How many people have acne?

Acne isn’t just for teenagers, though it does affect up to 95% of adolescents. Roughly half of adults ages 20-40 have acne at some level, including—according to the Journal of American Academy of Dermatology—54 percent of women over 25. Which means millions of people are constantly looking for ways to prevent and treat it; it’s no surprise there are countless skincare products, medications, natural supplements, and DIY remedies claiming to do just that. Many people rely on the labels “non-comedogenic” or “non-acnegenic” to guide them—which doesn’t always help. These terms, coined in the 70s, don’t guarantee anything. Others are convinced that natural products will be gentler for their skin than any drug or chemical, but that’s not necessarily the case, either. And the effectiveness of any product depends a great deal on what kind of acne you have.

How is acne different from blackheads

Acne is mainly caused by genetics and hormones, though stress can make it worse. It’s not the result of poor hygiene, too much chocolate and pizza, or simply clogged pores-gone-wild.

Mild acne is characterized by occasional breakouts, blackheads, whiteheads, and small (non-inflamed) blemishes. Moderate acne will come with inflammation, more regular breakouts, numerous blackheads and whiteheads, and painful lesions sometimes filled with pus. Both mild and moderate acne can be treated effectively with over-the-counter acne products, but severe (cystic) acne, with its constant breakouts, large, painful, pus-filled lesions, constant inflammation, cysts beneath the skin, scarring and hyperpigmentation, will need to be treated by a dermatologist; even the best over-the-counter skincare products won’t be enough.

Ingredients proven to prevent and diminish breakouts

Daily exfoliation with salicylic acid is the first step, as we talked about in our discussion of blackheads. Decades of research support its ability to keep pores clear and reduce redness and inflammation.

Beyond that, benzoyl peroxide is the tried, tested, and proven ingredient to offset the underlying causes of acne. It’s best used as a preventative measure—not as a spot treatment. Side effects are generally mild: stinging, itching, burning; skin dryness, peeling, or flaking; redness or irritation. Some products are gentler than others, and side effects can often be mitigated by adjusting how often you use it, and by using the gentlest fragrance and irritant-free products.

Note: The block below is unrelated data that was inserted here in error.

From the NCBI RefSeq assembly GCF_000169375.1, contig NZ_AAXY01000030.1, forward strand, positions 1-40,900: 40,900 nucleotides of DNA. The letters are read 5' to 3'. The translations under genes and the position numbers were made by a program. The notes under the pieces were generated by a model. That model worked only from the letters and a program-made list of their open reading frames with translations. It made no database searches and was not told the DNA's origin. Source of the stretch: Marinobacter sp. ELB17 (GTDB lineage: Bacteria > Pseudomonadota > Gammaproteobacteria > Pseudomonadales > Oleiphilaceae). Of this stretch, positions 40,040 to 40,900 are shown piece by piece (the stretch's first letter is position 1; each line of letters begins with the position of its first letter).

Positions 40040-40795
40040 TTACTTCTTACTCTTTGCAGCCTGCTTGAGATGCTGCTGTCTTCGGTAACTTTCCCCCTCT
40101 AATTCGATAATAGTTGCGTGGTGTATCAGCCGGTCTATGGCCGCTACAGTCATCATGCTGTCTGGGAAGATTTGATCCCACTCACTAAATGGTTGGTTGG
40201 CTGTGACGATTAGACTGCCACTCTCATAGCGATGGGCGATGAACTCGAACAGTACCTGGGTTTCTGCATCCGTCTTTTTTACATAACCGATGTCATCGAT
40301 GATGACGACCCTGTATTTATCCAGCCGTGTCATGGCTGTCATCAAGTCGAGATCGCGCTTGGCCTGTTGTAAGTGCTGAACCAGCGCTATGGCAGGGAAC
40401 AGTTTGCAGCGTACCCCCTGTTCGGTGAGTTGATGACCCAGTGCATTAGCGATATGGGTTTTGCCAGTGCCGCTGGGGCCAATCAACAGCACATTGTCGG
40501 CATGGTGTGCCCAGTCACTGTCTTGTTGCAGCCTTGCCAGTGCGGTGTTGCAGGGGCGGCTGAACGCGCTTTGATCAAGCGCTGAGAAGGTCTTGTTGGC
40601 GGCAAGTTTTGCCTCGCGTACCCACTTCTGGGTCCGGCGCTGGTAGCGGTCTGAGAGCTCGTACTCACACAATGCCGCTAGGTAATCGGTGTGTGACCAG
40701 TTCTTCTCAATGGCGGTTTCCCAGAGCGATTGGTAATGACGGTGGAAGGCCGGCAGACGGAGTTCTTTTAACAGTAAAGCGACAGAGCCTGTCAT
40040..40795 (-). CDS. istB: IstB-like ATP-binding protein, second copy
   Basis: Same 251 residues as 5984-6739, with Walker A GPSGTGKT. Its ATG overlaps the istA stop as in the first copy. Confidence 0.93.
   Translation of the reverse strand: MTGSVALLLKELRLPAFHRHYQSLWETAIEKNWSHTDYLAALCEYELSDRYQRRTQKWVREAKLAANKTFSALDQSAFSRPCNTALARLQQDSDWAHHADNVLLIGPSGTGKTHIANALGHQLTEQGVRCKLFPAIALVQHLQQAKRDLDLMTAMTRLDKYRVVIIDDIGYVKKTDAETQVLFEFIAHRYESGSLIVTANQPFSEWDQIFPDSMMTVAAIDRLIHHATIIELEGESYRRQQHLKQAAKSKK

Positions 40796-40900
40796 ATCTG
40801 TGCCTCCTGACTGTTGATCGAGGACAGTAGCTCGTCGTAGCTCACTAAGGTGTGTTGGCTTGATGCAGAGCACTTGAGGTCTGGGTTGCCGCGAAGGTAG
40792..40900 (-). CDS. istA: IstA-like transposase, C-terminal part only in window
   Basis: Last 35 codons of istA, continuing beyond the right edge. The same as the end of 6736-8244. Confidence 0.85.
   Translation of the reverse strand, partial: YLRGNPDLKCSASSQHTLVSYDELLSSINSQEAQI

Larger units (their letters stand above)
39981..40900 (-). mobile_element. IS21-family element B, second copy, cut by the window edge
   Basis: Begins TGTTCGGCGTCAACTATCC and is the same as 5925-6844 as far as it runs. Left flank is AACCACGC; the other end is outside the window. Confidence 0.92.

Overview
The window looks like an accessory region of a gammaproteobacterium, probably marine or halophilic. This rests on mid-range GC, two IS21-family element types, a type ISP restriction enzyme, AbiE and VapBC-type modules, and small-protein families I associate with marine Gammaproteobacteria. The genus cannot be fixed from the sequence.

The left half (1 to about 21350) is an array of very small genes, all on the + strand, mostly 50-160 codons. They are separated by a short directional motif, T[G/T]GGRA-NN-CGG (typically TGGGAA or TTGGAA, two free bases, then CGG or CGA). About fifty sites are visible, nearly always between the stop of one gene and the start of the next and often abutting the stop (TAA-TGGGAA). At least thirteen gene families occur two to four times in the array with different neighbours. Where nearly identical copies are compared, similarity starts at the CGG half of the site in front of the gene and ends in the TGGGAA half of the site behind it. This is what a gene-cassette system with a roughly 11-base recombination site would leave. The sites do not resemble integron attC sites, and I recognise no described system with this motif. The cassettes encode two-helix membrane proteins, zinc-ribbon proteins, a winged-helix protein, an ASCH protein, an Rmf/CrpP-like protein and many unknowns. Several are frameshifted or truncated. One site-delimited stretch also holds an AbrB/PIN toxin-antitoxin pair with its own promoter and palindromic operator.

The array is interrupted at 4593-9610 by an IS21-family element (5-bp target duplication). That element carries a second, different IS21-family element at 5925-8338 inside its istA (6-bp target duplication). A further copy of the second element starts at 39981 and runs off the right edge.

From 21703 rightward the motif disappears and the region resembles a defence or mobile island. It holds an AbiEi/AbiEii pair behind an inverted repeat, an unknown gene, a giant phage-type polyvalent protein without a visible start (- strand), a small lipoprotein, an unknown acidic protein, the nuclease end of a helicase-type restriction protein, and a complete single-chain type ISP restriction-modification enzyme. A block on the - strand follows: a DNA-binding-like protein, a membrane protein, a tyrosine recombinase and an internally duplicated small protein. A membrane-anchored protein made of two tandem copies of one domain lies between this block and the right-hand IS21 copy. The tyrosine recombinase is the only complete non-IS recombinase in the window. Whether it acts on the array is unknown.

Beyond that, much of the same advice applies to acne as blackheads: avoid bar soaps, abrasive (even if natural) scrubs, stiff-bristled facial brushes, vinegar, alcohol, menthol, witch hazel, essential oils and thick, creamy moisturizers. They’ll either clog your pores, irritate your skin, or damage your skin—and none are proven to reduce or prevent acne (with the exception of tea tree oil).

Salicylic acid and benzoyl peroxide are hands-down the best ingredients to help fight acne; finding well-formulated products that contain them will require a bit of research, experimentation, and in some cases, guidance from your doctor.

The truth about natural acne treatments

Obviously, it would be ideal if just changing your diet, taking a supplement, or making a mask from items in your fridge could clear up your acne; but that’s unlikely to happen. The American Academy of Dermatology (AAD) says that “all-natural supplements” haven’t been proven to be effective, and neither has any dietary regimen.

That said, alternative acne treatments haven’t been well-studied, and there are a few things that may work, if you’re reluctant to use benzoyl peroxide. Remember, though—natural ingredients also come with possible side effects. Especially given that “alternative treatments don’t need to be tested or shown to be safe before hitting the shelves or being sold online in the U.S.; it’s a good idea to check with your doctor to ensure their safety.

Natural ingredients that may reduce or prevent breakouts:

  • Tea tree oil. As we said earlier, topical tea tree oil can work on acne—in some cases as well as benzoyl peroxide, though more slowly. Possible side effects include itching, burning, redness and dryness. And if taken orally (never do this!) it can cause symptoms ranging from a rash to a coma.
  • Oral or topical zinc. Zinc can reduce inflammation, which may help improve acne; side effects can include a metallic taste, bloating, and diarrhea.
  • Bovine cartilage creams may be effective in reducing acne, though they can cause diarrhea, nausea, swelling, local redness, and itching.
  • Hansen CBS, a strain of brewer’s yeast might help decrease acne when taken orally, but may also cause flatulence.
  • Manuka honey has anti-bacterial and wound-healing properties, so it’s often recommended as an acne treatment. There’s no definitive proof however, of its effectiveness.
  • Activated charcoal, clay, milk, fenugreek, tomato, castor oil, jojoba oil, flour, epsom salts, eggwhites, gelatin, turmeric, green tea, coconut oil, and oatmeal are often recommended in DIY facial masks; none of these is harmful to skin, and some have proven benefits to skin. But none have been shown to be an effective treatment for acne.

In a nutshell: a fragrance-free, irritant-free salicylic acid exfoliant with the proper pH level will help immensely with clogged pores, blackheads, and blemishes. If you’ve got mild to moderate acne, combining that exfoliant with a benzoyl peroxide product will almost always be the best (and fastest) solution. If you prefer a natural acne remedy, tea tree oil has been proven to work, if more slowly.